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Imposter Syndrome


This is my improv history/resume:

  • Started learning improv at 8 years old in drama lessons. Continued with classes until 16.

  • Did 2 qualifications in teaching sport aged 14-16 Junior Sports Leadership award and Citizen Sports Leadership award. Learnt to lesson plan.

  • Taught the school drama club aged 15 - 20. I wrote a couple of short plays that were performed at school and at the local theatre.

  • Started attending an improv group at 16 and performed locally with them

  • Started an improv group with friends at 21, performed locally to good sized crowds

  • Set up We Are Improv in 2011 aged 23

  • Performed locally and at improv festivals in the UK and Ireland

  • Taught for 10 years specialising in narrative Longform

  • Trained with Pgraph (The Hideout Theatre, Austin Texas), Jason Chin (iO, Chicago), Rich and Rebecca Sohn (Annoyance Theatre, Chicago) and The Maydays (Brighton, London)

  • Created multiple Longform shows ‘The Nearly Famous Five’ an improvised Enid Blyton show and ‘Four Walls’ a 50 minute monoscene with 3 actors who have to finish the show when the onstage time hits 00:00

Now this information isn’t here to brag or show off. It’s purely to state I have a lot of experience.


But oh my goodness I feel like an imposter! I have imposter syndrome so bad right now.


After every class I teach I worry that it wasn’t good enough, that I didn’t ‘teach’ enough, that because I had an improv break whilst I had my boys that I’m not relevant enough.


I feel like a fraud because I haven’t read an improv book in years, because I haven’t attended any workshops, because I didn’t spend lockdown keeping the improv scene alive (I spent lockdown breastfeeding a new born and trying to entertain an excitable toddler!)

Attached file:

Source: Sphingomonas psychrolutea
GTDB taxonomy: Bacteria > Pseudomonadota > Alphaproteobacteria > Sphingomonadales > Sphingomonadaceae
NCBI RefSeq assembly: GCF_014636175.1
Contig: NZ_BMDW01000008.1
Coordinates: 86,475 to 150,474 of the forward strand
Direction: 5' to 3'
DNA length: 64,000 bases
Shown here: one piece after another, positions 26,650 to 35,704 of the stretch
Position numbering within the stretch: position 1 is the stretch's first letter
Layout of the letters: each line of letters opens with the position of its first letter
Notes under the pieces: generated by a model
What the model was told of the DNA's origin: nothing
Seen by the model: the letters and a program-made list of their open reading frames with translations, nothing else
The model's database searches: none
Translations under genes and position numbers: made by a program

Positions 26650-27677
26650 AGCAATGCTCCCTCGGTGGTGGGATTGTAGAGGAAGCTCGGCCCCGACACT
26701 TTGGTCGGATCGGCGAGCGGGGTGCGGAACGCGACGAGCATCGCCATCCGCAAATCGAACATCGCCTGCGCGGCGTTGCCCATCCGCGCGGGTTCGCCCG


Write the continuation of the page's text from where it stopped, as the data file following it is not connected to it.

Imposter syndrome sucks. Most of us get it and it’s a horrible feeling.


I’ve always had it but I think becoming a Mother has made it morph from a niggle into a raging monster! Pre kids when I was travelling the country to perform and attend workshops, when I was watching improv shows and socialising afterwards, when I was traipsing around town pinning posters to notice boards it was easier to reassure myself that I was doing a good job.


But now when I’m writing this blog post in the dark after my little boy has fallen asleep, or quickly typing an Instagram post whilst breastfeeding my baby or sneaking out of the house to teach on zoom it’s so much harder to feel like the “real deal.”


Do you feel like an imposter? Does that nagging voice in your head stop you from doing what you’d like to do?


If you could hit pause and stop that irritating voice just for a little while what would you do? Audition for a show? Start your own improv troupe? Fully commit to your scenes?


I wish I had the answers but I don’t! But believe me when I say that even the most together improvisers have that voice.


You are not alone and that voice is wrong. You can do all those things you want to do and so much more! ❤️

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